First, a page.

MACAU—Once a backwater for hardcore gamblers, the former Portuguese colony of Macau is rising fast as Asia's entertainment and casino capital.
Some now call Macau the "Las Vegas of the East," and Macau's gaming revenues are on par with those of the Las Vegas Strip.
Macau, however, is growing even faster than Las Vegas. It's on the threshold of a gaming boom, with more than a dozen casinos and resorts on the drawing boards or under construction, the result of a 2001 decision to open its doors to foreign casino operators. Two years later, mainland authorities agreed to let visitors cross the border more freely.
Macau's first U.S.-operated casino, the Sands Macau, opened in 2004. This autumn, a second U.S. casino and 600-room hotel, Wynn Resorts Macau, will debut. The $1 billion MGM Grand Macau will follow in 2007. The U.S. operators are bringing panache and entertainment, and they hope to turn Macau into a hot convention destination.
Macau drew 18.7 million tourists last year, more than Germany, and plans to lure 35 million a year by the end of the decade, about what Las Vegas gets now.
"It is on the cusp of getting launched," said David J. Green, the director of gaming practice in Macau for the accounting and consulting giant PriceWaterhouseCoopers.
Macau, a port established 450 years ago by Portuguese traders and Catholic missionaries, has long been overshadowed by Hong Kong, the former British colony that's an hour-long ferry ride to the east. Producing little revenue of its own, tiny Macau legalized gambling in 1847.
In the decade before Portugal handed Macau back to China in 1999, the enclave was plagued by casino-linked gangs avenging debts with daylight killings.
Macau's monopoly-controlled casinos, run for decades by Hong Kong gambling tycoon Stanley Ho, were havens for VIPs in smoke-filled rooms. Signs reminded gamblers not to spit on the floor. Most customers came from Hong Kong. A few trickled in from China.
A series of factors after Macau's 1999 handover to China led to the boom. The liberalization of the casino sector coincided with a crippling SARS epidemic in southern China in 2003. To help Hong Kong's suffering economy, mainland authorities relaxed travel restrictions to Hong Kong and Macau. Chinese began to flood across the border. Casinos are illegal on the mainland, yet China's 1.3 billion citizens itch to get rich quickly and travel outside traditional borders.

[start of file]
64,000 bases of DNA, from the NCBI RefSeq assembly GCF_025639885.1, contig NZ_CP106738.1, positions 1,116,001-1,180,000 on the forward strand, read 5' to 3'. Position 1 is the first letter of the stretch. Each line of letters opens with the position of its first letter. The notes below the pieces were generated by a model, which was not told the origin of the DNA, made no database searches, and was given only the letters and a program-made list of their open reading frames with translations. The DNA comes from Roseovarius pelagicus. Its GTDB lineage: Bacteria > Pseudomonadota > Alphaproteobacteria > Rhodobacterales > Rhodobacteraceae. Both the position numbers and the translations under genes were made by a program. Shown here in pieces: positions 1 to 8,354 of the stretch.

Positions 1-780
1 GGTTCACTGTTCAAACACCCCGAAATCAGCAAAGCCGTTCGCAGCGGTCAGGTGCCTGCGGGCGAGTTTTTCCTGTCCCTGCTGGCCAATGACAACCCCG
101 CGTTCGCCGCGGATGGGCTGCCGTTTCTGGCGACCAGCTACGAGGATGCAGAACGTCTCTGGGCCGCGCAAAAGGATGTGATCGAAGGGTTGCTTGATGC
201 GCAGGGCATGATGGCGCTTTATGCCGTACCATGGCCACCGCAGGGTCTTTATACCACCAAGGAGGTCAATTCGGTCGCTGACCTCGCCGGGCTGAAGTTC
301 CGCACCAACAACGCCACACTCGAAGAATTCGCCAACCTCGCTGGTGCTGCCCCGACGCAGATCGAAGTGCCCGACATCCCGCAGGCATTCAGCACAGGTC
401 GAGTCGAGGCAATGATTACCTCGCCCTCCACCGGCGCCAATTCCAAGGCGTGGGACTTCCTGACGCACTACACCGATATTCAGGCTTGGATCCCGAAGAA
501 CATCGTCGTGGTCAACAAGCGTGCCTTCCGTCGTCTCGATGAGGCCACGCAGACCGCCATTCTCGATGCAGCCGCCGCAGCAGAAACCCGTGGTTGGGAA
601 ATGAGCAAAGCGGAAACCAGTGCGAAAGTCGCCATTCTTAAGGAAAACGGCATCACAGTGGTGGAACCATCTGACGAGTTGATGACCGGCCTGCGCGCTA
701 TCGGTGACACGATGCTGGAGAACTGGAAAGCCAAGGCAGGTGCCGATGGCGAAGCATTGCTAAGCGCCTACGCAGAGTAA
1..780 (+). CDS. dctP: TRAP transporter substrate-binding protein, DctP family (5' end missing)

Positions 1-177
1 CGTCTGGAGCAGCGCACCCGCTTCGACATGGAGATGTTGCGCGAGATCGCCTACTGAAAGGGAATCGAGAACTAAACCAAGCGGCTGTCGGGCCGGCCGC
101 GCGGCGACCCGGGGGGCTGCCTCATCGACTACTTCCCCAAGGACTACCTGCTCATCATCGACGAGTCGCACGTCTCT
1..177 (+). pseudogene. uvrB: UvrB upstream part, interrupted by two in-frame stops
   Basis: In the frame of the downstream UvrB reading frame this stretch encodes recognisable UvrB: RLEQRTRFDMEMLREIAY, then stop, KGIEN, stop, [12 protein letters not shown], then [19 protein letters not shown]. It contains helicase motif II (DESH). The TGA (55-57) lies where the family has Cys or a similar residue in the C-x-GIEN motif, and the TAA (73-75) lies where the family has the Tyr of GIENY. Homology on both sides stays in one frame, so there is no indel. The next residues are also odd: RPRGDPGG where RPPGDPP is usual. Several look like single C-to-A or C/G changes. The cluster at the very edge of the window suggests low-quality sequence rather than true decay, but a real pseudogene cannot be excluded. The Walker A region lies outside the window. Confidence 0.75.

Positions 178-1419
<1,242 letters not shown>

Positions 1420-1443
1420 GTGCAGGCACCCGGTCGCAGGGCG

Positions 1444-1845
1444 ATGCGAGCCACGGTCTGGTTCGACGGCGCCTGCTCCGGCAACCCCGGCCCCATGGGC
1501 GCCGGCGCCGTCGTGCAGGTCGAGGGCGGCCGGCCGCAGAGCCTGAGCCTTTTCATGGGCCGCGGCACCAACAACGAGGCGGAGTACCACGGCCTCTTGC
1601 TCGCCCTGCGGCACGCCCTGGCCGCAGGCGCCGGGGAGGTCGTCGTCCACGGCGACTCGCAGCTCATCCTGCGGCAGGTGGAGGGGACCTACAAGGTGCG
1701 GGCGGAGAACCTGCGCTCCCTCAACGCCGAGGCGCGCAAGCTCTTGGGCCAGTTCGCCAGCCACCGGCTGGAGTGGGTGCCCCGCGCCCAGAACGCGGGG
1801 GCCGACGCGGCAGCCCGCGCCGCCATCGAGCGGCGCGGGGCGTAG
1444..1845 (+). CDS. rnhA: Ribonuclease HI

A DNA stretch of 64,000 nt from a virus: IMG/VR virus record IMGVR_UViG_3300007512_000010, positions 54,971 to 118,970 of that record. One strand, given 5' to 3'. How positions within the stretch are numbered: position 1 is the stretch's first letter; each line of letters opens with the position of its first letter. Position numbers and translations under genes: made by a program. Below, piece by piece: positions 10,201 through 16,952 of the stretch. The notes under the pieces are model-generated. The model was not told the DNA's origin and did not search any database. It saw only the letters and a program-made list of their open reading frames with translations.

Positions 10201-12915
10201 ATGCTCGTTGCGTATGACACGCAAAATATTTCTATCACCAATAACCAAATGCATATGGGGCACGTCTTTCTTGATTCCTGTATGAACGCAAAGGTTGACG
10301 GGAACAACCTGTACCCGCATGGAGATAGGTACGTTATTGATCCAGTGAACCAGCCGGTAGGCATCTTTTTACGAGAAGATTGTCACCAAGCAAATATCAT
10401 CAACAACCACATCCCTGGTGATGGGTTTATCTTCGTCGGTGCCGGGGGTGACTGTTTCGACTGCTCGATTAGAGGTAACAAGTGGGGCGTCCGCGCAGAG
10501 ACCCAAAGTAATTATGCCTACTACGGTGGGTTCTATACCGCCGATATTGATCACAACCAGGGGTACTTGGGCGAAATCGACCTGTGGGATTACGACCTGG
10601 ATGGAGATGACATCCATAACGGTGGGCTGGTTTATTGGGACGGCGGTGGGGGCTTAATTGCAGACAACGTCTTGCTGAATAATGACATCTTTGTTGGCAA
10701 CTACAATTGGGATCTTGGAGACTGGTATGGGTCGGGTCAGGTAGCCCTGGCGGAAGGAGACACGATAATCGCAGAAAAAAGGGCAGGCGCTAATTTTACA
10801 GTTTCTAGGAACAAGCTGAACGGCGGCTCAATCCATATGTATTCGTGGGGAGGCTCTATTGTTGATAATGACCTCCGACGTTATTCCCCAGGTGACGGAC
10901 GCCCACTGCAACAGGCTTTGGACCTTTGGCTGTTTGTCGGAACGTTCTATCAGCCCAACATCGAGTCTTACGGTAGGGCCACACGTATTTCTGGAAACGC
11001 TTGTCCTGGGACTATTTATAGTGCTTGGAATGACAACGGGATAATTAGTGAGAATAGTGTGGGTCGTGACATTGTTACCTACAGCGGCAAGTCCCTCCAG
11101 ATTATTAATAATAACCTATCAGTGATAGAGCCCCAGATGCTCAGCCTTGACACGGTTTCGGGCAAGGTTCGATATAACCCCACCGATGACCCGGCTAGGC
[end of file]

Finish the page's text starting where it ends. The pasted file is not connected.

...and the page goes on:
"The mass market has really exploded here. More and more people in their mid-20s and mid-30s are coming in ... even for the day," said Kareem Jalal, the editor of Inside Asian Gaming, a new Macau-based magazine. "There's a lot of untapped wealth."
Sleaze and crime ebbed. Macau beefed up its police force to 7,000 officers in a territory with only 482,000 residents.
Last year, the United Nations awarded Macau—with its East-meets-West merger of cultures, unique cuisine, colonial churches and black-and-white mosaic walkways—a coveted designation as a World Heritage Site.
Tiny Macau comprises two islands and a peninsula—less than 11 square miles. Its leaders have prepared for the boom by reclaiming the shallow sea between the islands of Coloane and Taipa to create new land, the Cotai Strip, which soon will emulate the one in Las Vegas.
The sprawling 3,000-room Venetian Macau resort and convention center will open next year, anchoring a promenade of resorts and casinos. The strip eventually may accommodate 20 new casinos and resorts, employing 50,000 workers.